It’s hard enough dealing with losing a leg, but it doesn’t mean you can’t reclaim some of your former mobility. And, a prosthetic leg can improve someone’s life in so many ways that they never thought possible.
Some people find they gain very high levels of mobility after using a prosthetic. Others may still need to use a walker or cane. Yet, for those who don’t try one, they’ll never know.
Many people with prosthetics can walk in a comfortable manner. And look at the sporting world these days – some exceptional athletes are paving the way with advanced prosthetic technologies.
So, if you are considering getting a prosthetic leg, here’s some important information to consider.
Who Benefits From Getting a Prosthetic Leg?
Although many people who have had a leg amputation find prosthetic legs helpful, not everybody is suitable to use one. Before deciding on an artificial leg, consult your doctor to discuss questions such as:
- Do you have an adequate amount of soft tissue to cushion your bone?
- What are your pain levels?
- What is your leg’s skin condition like?
- How much leg motion do you have?
- Is your other leg strong?
- How active were you before the amputation?
- What level of mobility would you want to try and achieve?
Your selection may also be influenced by the kind of amputation you’ve had (below or above the knee).
Below-the-knee prosthetic legs are often easier to operate than above-the-knee prosthetic legs. If your knee joint is healthy, moving the prosthetic limb is easier, and you’ll have a broader range of movement.
The cause of the amputation should also be a consideration. This is because it may influence the remaining part of your leg’s health.
It’s also crucial to think about your physical condition and health. If you didn’t have a healthy lifestyle when you lost your leg, you might have difficulty adjusting to the prosthesis.
In the end, everyone’s going to have different circumstances concerning their leg amputation. Thus, the case for getting a prosthetic leg is different from person-to-person.
Prosthetic Leg Components
If you are thinking of getting a prosthetic leg, it’s a good idea to familiarize yourself with the standard components. Of course, if you get one, your prosthetist should run you through all of this.
The main body of the prosthetic leg is made up of durable and lightweight materials such as carbon fiber and flexible plastic. You may need a knee joint if your amputation is above the knee.
The socket part will have a precision mold that wraps around your limb. The better this mold is, the better connection you should feel to your new prosthetic.
There’s also a suspension system that you use to keep your prosthetic attached. You can get vacuum suction or suspension. In addition, there’s sleeve suction and distal locking that uses a lanyard or pin.
What Is a Prosthetist?
Prosthetists are health care professionals that specialize in prosthetic limbs. They may assist you in choosing the proper components.
You’ll see your prosthetist frequently, to begin with. So, it’s critical that you feel at ease with the person you pick.
You’ll require therapy to strengthen all your limbs and cardiovascular system when learning to walk with your new artificial leg. To establish a rehabilitation plan for your objectives, you’ll work with rehabilitation specialists.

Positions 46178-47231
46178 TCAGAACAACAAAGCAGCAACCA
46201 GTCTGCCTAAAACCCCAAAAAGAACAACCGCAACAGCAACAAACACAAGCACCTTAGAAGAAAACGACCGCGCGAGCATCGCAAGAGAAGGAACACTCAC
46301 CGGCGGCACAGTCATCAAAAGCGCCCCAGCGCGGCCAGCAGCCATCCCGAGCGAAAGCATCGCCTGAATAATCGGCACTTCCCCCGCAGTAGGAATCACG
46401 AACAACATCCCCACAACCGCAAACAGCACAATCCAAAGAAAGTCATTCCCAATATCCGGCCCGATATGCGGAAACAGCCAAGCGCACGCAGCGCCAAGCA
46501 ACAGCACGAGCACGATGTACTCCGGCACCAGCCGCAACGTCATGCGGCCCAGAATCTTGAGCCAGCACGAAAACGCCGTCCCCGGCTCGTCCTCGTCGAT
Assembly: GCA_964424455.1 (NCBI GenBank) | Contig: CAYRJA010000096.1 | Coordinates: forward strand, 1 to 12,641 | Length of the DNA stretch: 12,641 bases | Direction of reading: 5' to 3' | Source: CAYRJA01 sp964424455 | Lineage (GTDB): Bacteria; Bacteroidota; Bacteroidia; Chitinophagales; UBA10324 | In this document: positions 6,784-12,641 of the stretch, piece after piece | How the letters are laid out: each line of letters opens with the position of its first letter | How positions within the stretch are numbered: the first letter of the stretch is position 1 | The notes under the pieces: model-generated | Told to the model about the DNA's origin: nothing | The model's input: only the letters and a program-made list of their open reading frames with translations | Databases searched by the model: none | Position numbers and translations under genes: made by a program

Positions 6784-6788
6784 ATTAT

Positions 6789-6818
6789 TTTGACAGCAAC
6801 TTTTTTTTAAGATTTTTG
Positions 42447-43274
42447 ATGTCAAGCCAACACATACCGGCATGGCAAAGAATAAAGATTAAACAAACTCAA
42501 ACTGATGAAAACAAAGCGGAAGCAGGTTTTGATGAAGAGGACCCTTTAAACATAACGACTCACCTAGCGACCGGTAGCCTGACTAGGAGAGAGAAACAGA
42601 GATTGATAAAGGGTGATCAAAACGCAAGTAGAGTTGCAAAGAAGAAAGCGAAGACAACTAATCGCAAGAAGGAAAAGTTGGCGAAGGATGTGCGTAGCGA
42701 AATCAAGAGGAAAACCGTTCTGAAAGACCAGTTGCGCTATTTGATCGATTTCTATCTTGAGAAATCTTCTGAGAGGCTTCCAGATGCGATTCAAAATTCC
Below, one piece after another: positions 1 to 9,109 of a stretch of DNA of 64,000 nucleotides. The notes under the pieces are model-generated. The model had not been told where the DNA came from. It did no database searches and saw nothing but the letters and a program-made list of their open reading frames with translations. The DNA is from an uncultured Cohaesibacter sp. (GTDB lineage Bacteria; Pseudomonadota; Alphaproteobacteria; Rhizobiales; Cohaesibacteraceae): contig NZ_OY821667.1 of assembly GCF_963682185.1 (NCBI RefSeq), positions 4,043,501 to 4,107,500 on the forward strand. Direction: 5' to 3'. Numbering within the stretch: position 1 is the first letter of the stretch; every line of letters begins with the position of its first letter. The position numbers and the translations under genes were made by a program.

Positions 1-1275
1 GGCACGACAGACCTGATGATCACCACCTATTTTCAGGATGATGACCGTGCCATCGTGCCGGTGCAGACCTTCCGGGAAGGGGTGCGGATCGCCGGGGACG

Keeping your strong leg in good condition is an important aspect of this regimen. Later down the line, this leg will become much stronger as it helps you to support your prosthetic.
Check out Restorepoc.com if you want to learn more about rehabilitation and more.
Getting Accustomed To Your New Leg
It might be challenging to adjust to life with a prosthetic limb. When your first therapy is over, you may encounter problems that your and rehabilitation team and prosthetist can assist you with. Among the most common roadblocks are:
- Phantom limb pains
- Weakness in your affected limb
- Changes in the shape of your affected limb
Some of these issues can make it so you don’t fit your prosthetic as you should. Others can also inhibit your ability to use the artificial leg due to pains or weakness.
Phantom Limb Pains
After your amputation, you may have phantom limb pains or discomfort that appears to originate from the severed limb. Many people who have had amputations suffer from this phenomenon, which has no known cause. However, discomfort in your limb before amputation might be an indicator.
One solution that can work for some is mirror therapy. This involves you performing exercises while in front of a large mirror. Looking in the mirror may trick your brain into still believing your amputated limb is there, which could stop your pain.
Your Needs May Change Over Time
You may realize that your present leg prosthesis isn’t as effective as you’d want it to be down the line. Perhaps you’re ready to upgrade from a short-term prosthesis to a longer-term option.
You can outwalk prosthetic legs by moving faster or in a unique manner than it was intended. Discomfort, new pain, or a loss of stability are all signals that it may be time to talk to your prosthetist about reassessing your requirements.
Your prosthetist may suggest that you tweak your present equipment or replace a component. Alternatively, they might prescribe you a new prosthetic limb, which you can expect to happen any time between three to five years.
It’s critical to spend time learning how to use new components if you obtain them. Physical therapy might assist you in adjusting to your new prosthetic leg.
Getting a Prosthetic Leg
If you decide to get a prosthetic leg, you’ll have a real chance of gaining some upright mobility again. This can be such a confidence boost for many and a real positive step forward.
Thank you for reading through this post; we hope you found it helpful. If so, please check out our main blog page for more tips and advice.